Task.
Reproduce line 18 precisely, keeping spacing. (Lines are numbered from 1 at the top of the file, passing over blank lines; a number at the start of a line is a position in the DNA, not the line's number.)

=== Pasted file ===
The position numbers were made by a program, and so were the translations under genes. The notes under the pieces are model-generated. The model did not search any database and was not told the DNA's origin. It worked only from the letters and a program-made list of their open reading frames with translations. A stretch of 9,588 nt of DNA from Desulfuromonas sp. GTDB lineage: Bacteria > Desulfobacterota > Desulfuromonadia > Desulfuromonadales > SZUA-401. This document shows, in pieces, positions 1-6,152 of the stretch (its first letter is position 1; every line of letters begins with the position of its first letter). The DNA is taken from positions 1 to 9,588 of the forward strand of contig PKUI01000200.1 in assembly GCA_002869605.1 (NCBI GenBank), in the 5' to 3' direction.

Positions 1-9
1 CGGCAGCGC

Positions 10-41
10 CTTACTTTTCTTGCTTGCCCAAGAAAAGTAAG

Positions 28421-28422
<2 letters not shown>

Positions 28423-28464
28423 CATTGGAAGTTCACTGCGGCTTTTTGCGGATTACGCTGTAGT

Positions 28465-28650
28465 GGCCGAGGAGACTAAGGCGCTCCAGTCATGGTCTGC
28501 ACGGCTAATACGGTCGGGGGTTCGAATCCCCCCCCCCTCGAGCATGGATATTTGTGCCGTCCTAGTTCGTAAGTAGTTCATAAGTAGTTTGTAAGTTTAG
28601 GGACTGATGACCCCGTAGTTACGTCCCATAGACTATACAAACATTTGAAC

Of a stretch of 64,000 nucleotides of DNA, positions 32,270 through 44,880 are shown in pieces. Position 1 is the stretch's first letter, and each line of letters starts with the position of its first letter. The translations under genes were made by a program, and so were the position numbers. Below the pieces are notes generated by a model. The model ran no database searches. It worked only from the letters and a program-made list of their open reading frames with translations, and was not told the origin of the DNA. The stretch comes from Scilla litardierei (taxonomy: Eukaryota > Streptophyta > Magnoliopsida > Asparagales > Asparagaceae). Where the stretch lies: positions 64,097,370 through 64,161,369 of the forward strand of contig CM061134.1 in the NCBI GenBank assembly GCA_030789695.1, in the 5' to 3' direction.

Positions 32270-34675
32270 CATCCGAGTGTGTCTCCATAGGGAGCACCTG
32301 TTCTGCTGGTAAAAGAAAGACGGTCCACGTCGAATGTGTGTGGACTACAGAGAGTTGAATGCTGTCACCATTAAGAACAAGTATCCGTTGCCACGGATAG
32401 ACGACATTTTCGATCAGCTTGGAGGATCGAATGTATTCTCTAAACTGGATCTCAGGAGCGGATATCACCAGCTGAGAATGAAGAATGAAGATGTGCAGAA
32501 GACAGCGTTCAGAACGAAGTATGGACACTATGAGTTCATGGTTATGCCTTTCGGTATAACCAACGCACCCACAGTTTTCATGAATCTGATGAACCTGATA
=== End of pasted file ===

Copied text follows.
32401 ACGACATTTTCGATCAGCTTGGAGGATCGAATGTATTCTCTAAACTGGATCTCAGGAGCGGATATCACCAGCTGAGAATGAAGAATGAAGATGTGCAGAA